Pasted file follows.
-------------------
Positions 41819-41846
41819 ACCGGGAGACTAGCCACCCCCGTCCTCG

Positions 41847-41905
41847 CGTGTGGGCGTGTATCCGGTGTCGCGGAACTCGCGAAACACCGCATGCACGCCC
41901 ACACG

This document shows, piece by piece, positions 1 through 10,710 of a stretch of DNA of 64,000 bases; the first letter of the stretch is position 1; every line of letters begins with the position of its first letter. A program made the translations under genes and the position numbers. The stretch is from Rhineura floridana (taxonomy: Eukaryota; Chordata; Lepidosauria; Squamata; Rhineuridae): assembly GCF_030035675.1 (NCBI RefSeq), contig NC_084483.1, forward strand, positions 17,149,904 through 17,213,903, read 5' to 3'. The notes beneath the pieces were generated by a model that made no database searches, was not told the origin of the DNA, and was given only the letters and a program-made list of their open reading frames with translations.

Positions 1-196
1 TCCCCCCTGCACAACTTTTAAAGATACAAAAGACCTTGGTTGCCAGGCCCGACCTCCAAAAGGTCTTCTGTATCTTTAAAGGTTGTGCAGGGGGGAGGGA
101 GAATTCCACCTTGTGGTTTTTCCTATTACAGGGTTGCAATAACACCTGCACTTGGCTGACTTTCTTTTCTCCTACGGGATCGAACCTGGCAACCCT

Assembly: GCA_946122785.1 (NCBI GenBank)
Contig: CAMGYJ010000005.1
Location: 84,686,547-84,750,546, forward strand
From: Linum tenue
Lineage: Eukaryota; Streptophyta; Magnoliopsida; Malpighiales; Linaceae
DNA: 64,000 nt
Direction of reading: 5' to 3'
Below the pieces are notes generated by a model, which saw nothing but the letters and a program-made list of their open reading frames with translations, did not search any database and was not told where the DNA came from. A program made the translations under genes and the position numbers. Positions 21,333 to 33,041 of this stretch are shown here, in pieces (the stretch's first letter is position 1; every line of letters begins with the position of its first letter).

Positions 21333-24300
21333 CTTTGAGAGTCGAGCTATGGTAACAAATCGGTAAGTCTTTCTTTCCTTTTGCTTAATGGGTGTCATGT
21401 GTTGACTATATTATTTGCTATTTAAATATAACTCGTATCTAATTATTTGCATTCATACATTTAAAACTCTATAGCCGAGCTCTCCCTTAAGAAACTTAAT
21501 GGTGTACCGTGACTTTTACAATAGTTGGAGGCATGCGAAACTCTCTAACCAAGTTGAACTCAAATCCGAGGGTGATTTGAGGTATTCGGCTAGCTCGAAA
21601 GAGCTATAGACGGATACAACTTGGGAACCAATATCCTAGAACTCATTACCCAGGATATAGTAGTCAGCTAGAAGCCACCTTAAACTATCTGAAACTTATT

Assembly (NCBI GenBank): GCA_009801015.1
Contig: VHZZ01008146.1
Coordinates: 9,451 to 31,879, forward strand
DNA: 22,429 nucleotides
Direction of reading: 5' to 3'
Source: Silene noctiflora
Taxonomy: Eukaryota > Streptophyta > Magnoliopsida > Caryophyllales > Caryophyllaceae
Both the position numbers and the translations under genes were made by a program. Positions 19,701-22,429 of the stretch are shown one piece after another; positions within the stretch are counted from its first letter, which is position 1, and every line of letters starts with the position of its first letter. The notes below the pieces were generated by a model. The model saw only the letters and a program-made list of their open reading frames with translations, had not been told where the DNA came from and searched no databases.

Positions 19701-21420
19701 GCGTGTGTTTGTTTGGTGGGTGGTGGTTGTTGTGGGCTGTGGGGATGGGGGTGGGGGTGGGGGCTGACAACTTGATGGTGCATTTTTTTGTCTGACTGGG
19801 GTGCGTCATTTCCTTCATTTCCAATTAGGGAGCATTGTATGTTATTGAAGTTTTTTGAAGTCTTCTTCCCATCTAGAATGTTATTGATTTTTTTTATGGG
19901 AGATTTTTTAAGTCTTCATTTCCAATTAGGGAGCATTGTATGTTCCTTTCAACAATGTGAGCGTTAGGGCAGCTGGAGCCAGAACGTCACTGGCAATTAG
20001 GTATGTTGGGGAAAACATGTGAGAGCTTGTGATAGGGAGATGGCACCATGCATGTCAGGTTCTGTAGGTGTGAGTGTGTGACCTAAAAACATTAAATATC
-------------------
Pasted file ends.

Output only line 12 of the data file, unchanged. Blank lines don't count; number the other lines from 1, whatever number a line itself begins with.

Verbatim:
Location: 84,686,547-84,750,546, forward strand